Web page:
HONOLULU, Hawaii (HawaiiNewsNow) - After 51 years with Hawaiian Airlines, flight attendant Audrey Kwok’s career officially ends this month.
She’s one of roughly 100 flight attendants who are retiring as part of the company’s voluntary early out program. Due to the pandemic, her last flight was actually in March.
“We didn’t have closure. We didn’t get to say goodbye to each other,” said Kwok.
When she signed on in 1969, most flight attendants only worked a couple years, but the women’s movement opened the door for lifetime careers.
Her memories and all the international cities she visited are just as colorful as her uniforms.
“Many of us have had just a great run. We’ve been able to pretty much have sleepovers, layovers, we’ve gone shopping and we’ve seen all kinds of sites. It was time to let somebody else do it,” she said.
Kwok was on that Hawaiian Airlines flight that helped save the Hokulea in 1978.
Capsized at sea, Eddie Aikau was lost. After spotting a distress flare and then being told to keep flying, the pilot told her to look out the window.
" I looked out the window. I was shocked. It was just a huge black void. No light," she said.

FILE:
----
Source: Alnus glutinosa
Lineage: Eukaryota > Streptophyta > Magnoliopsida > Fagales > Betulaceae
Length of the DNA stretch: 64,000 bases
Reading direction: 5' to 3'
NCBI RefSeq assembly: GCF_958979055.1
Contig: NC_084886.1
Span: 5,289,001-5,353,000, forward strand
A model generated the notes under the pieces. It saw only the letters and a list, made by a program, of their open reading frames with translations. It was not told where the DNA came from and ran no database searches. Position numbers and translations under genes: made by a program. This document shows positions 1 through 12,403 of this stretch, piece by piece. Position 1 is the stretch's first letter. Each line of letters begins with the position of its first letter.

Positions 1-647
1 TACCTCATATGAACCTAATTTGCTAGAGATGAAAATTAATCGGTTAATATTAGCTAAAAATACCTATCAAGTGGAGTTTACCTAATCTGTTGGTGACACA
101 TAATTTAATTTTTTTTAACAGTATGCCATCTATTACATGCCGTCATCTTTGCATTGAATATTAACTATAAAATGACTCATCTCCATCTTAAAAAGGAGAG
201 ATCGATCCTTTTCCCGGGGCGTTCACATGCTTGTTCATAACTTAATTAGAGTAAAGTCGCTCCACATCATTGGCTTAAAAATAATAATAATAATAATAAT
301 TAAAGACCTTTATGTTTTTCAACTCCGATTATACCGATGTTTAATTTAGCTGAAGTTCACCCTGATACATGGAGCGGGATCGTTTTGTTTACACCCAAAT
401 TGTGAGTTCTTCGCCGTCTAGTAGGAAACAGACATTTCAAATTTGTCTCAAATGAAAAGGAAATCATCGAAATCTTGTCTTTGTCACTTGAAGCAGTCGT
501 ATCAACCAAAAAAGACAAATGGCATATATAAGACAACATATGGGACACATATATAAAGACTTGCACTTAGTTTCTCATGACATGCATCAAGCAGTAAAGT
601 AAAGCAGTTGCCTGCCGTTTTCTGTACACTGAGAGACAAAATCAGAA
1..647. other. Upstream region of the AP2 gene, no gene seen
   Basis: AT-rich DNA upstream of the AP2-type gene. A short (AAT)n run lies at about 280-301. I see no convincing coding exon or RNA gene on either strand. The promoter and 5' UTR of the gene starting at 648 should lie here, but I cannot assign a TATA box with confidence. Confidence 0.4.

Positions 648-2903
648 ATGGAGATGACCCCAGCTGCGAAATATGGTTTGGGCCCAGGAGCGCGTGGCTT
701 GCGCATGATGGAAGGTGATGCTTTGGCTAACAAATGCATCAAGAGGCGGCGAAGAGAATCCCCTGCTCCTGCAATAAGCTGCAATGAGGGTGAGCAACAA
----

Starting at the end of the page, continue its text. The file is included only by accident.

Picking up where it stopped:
But then she spotted something a light.
“When I stared at it, it was pulsating and I was so relieved and I said I see it. It’s on the left corner of this window,” Kwok said.
Later, the flight crew would learn it was a distress light from Hokulea.
One memorable flight was to Athens during Desert Storm in 1991.
“We saw tanks right at the entrance to the airport and this was before 911 and we have never seen anything like that before,” said Kwok.
With no opportunity to say goodbye to her colleagues in person, the 71-year-old is saying aloha from afar. “I will miss you and I’m hoping that you will face the challenges ahead with a lot of courage, wisdom and most of all, a lot of good luck,” she said.